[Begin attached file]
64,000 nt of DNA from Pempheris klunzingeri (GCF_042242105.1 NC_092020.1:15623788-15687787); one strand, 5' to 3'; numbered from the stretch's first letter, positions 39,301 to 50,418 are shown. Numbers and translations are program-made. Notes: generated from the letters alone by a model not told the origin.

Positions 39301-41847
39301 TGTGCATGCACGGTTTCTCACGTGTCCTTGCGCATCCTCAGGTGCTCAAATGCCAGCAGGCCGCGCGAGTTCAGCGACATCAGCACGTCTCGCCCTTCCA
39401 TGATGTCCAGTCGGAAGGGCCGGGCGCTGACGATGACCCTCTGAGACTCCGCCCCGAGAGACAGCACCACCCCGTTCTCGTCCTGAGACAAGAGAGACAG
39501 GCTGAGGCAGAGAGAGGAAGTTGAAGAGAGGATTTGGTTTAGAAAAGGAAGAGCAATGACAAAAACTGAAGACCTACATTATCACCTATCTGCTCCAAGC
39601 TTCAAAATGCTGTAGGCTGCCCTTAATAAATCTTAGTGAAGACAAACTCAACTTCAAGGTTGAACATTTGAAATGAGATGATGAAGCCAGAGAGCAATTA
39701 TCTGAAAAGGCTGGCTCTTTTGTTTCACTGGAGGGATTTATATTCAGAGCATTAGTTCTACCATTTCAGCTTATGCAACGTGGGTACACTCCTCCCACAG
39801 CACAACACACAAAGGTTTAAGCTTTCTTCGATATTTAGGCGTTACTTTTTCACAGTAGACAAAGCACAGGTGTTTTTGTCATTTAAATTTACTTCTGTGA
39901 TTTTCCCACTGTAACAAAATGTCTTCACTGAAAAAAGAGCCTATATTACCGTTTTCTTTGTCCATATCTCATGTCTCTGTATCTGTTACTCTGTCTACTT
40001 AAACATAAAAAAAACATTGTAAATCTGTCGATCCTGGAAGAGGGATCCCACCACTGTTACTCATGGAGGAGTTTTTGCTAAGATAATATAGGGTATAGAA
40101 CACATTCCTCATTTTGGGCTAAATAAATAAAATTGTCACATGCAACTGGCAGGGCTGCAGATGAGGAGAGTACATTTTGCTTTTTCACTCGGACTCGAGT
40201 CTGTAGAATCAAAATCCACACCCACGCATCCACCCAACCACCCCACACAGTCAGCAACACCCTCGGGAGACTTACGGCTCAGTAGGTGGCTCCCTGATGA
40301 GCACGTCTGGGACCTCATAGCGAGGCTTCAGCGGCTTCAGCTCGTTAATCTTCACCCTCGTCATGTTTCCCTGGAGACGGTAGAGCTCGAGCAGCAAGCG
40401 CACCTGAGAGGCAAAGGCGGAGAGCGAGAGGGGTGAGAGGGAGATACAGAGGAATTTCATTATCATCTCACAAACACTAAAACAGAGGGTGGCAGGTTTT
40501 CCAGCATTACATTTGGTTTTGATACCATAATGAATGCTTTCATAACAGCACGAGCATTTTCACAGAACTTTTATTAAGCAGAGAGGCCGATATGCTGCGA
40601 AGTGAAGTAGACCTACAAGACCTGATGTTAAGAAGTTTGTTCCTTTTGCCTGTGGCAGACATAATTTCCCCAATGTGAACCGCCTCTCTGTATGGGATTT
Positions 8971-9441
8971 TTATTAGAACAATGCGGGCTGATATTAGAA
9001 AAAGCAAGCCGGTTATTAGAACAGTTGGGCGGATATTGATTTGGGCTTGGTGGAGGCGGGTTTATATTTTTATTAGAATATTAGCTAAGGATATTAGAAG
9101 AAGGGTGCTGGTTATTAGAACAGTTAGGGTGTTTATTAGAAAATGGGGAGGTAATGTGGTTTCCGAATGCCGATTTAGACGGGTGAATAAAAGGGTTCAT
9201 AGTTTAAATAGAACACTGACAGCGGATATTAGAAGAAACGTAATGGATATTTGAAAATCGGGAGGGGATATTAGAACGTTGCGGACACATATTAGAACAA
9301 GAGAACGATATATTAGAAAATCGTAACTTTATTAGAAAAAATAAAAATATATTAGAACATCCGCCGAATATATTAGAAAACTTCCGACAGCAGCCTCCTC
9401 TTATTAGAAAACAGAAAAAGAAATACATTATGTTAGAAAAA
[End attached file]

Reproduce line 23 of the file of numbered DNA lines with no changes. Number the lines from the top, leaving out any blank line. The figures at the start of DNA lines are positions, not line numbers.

9401 TTATTAGAAAACAGAAAAAGAAATACATTATGTTAGAAAAA